Human mobility under the AfCFTA: A condition for success

25 November 2022

Human mobility under the AfCFTA: A condition for success

Guest Interview: Trudi Hartzenberg 
Executive Director Trade Law Centre (tralac)


The AfCFTA is a highly ambitious undertaking. Where have the negotiations been most difficult?

"The AfCFTA is indeed ambitious, and integrating unequal partners makes it even more complex. Poverty does likewise. Africa counts 33 of the world’s 46 least-developed countries, and a third of African countries are landlocked.

Unsurprisingly, tariff concessions and rules of origin are proving the most difficult elements to finalise. Both are trade policy instruments that can be used to achieve industrial (and agricultural) development objectives. In addition, tariffs are a source of fiscal revenue. This is especially important for least-developed countries, whose tax base is small and which have few opportunities to diversify fiscal income.

Fortunately, several complementary initiatives are being developed. These include the AfCFTA Adjustment Facility which is supported by Afreximbank. This facility is available to mitigate significant adjustment costs associated with opening domestic markets to import competition under the AfCFTA."

The AfCFTA has strong high-level political support, and most member states have ratified the AfCFTA Agreement. Will this improve market access for traders on the ground?

"The AfCFTA has indeed enjoyed high-level support from the outset— ever since January 2012, when the African Union’s Heads of State and Government agreed to establish free trade across the continent.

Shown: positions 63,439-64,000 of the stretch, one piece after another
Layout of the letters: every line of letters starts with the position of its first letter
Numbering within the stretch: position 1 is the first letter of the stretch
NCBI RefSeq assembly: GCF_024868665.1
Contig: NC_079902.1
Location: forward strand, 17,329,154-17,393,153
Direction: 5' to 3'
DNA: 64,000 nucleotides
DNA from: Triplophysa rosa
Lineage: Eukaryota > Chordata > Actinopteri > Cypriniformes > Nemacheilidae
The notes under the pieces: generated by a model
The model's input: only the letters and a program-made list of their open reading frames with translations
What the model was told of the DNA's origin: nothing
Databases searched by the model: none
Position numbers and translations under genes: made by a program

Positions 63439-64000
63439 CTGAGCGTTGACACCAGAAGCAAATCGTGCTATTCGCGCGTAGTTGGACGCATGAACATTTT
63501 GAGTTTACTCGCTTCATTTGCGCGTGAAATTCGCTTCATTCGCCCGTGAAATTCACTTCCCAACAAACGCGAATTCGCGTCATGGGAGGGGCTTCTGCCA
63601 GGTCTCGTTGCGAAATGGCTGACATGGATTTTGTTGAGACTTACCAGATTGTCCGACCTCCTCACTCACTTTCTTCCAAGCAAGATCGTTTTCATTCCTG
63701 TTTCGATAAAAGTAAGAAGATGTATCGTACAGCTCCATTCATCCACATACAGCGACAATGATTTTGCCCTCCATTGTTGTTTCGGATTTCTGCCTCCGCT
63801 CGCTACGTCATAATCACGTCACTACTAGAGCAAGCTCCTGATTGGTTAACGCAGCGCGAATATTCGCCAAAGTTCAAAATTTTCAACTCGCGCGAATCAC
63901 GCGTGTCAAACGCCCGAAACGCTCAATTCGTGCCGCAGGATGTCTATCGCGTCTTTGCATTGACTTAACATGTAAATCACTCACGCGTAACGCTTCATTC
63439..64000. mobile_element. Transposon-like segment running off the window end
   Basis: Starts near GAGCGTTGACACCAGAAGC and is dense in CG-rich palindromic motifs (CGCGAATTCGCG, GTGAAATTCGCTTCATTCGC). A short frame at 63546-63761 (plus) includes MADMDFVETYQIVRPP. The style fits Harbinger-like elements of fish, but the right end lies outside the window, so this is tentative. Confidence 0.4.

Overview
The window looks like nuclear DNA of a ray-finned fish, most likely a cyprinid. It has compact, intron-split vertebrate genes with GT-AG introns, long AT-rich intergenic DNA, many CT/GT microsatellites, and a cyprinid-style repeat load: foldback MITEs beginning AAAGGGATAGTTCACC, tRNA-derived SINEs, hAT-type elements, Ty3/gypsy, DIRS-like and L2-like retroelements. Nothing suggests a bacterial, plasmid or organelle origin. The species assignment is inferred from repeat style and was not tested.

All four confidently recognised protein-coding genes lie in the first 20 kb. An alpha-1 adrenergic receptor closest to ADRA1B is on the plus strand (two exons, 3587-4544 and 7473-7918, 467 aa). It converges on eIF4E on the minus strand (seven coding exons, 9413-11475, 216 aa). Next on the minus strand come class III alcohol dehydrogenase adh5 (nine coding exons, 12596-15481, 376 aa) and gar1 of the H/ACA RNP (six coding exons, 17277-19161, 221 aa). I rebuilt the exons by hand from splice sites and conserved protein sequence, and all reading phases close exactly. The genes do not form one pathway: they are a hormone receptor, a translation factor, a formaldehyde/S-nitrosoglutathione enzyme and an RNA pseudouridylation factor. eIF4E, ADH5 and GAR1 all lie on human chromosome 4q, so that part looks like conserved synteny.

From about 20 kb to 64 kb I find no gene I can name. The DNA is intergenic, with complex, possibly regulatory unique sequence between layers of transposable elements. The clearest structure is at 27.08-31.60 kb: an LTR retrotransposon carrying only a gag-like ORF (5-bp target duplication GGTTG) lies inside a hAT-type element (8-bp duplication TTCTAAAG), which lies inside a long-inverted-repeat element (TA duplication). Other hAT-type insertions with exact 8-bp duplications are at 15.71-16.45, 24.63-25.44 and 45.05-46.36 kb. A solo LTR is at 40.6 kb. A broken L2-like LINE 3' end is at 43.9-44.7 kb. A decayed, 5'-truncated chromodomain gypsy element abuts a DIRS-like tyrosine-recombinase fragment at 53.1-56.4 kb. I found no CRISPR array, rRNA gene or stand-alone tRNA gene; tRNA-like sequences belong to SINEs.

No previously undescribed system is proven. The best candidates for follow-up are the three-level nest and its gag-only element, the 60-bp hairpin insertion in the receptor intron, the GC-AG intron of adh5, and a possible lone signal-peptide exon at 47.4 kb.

Without that support, it would have been impossible for the AfCFTA to be where it is today. But it is not until each country’s trade negotiators get together and start negotiating that real concessions must be made. That’s when a new wave of challenges begins.

Yet we know by now that eliminating non-tariff barriers—inefficient customs and border crossing processes, the excessive documentation demanded of traders, compliance processes that are poorly coordinated among different agencies—would greatly reduce the transaction costs of cross-border trade. Indeed, research shows that it would do more to facilitate trade, than eradicating tariffs would do. We also know that facilitating trade within Africa would have a multiplier effect: it would reduce the costs of trading with global partners, too, and make Africa’s producers and traders more competitive.

So yes, the AfCFTA will improve market access for traders on the ground. But high-level support for ratification isn’t enough. We need support for negotiating, too."

Is preferential market access enough to boost cross-border trade? What role is played by the trade in services, by efficient border crossings, by simplified import-export procedures? And how is this all accommodated by the AfCFTA?

"The AfCFTA is very important to boosting intra-Africa trade. Just as important, is to expand and diversify Africa’s productive capacity. Doing so would change the profile of intra- Africa trade as well as Africa's trade with global trade partners, which is still dominated by commodity exports.

This has become even more important in the wake of the COVID pandemic. We know to expect more crises, some of which will definitely be climate- related. To cope, we need to expand and diversify our productive capacity. That is why we welcome the launch of “AfCFTA as a Framework for Africa’s Industrialisation.”

The framework for industrialization needs to reflect the role of small, medium, and microenterprises (SMMEs) which are the predominant form of businesses on the continent. Too often, SMMEs struggle to access the finance, skills, and other support they need to develop their production capacity. Certain obstacles to cross- border trade disproportionately impact small-scale traders, most of whom are women. They face not only cumbersome border procedures, but also harrassment. Yet these small- scale traders contribute directly to livelihoods and food security.